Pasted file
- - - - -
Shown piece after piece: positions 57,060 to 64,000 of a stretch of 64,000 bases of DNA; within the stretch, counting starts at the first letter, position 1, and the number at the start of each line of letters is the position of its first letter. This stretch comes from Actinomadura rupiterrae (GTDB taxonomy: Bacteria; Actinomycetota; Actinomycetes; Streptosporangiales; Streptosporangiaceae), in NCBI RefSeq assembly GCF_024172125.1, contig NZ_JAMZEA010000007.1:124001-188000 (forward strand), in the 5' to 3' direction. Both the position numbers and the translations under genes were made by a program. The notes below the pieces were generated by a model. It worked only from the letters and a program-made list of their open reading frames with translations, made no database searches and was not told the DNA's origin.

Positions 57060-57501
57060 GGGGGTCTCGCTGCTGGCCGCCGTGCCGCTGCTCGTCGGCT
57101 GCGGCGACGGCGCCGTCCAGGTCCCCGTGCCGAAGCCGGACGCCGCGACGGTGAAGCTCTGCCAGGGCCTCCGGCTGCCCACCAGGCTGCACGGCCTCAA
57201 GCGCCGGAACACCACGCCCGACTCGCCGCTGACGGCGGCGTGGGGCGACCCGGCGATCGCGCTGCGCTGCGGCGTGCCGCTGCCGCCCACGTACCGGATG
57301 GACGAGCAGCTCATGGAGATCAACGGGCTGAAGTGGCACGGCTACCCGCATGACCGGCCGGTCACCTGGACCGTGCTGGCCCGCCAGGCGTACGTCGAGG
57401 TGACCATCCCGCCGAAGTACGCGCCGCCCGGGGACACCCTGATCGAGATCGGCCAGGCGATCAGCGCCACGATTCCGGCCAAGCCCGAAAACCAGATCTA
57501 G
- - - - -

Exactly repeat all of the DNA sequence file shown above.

Shown piece after piece: positions 57,060 to 64,000 of a stretch of 64,000 bases of DNA; within the stretch, counting starts at the first letter, position 1, and the number at the start of each line of letters is the position of its first letter. This stretch comes from Actinomadura rupiterrae (GTDB taxonomy: Bacteria; Actinomycetota; Actinomycetes; Streptosporangiales; Streptosporangiaceae), in NCBI RefSeq assembly GCF_024172125.1, contig NZ_JAMZEA010000007.1:124001-188000 (forward strand), in the 5' to 3' direction. Both the position numbers and the translations under genes were made by a program. The notes below the pieces were generated by a model. It worked only from the letters and a program-made list of their open reading frames with translations, made no database searches and was not told the DNA's origin.

Positions 57060-57501
57060 GGGGGTCTCGCTGCTGGCCGCCGTGCCGCTGCTCGTCGGCT
57101 GCGGCGACGGCGCCGTCCAGGTCCCCGTGCCGAAGCCGGACGCCGCGACGGTGAAGCTCTGCCAGGGCCTCCGGCTGCCCACCAGGCTGCACGGCCTCAA
57201 GCGCCGGAACACCACGCCCGACTCGCCGCTGACGGCGGCGTGGGGCGACCCGGCGATCGCGCTGCGCTGCGGCGTGCCGCTGCCGCCCACGTACCGGATG
57301 GACGAGCAGCTCATGGAGATCAACGGGCTGAAGTGGCACGGCTACCCGCATGACCGGCCGGTCACCTGGACCGTGCTGGCCCGCCAGGCGTACGTCGAGG
57401 TGACCATCCCGCCGAAGTACGCGCCGCCCGGGGACACCCTGATCGAGATCGGCCAGGCGATCAGCGCCACGATTCCGGCCAAGCCCGAAAACCAGATCTA
57501 G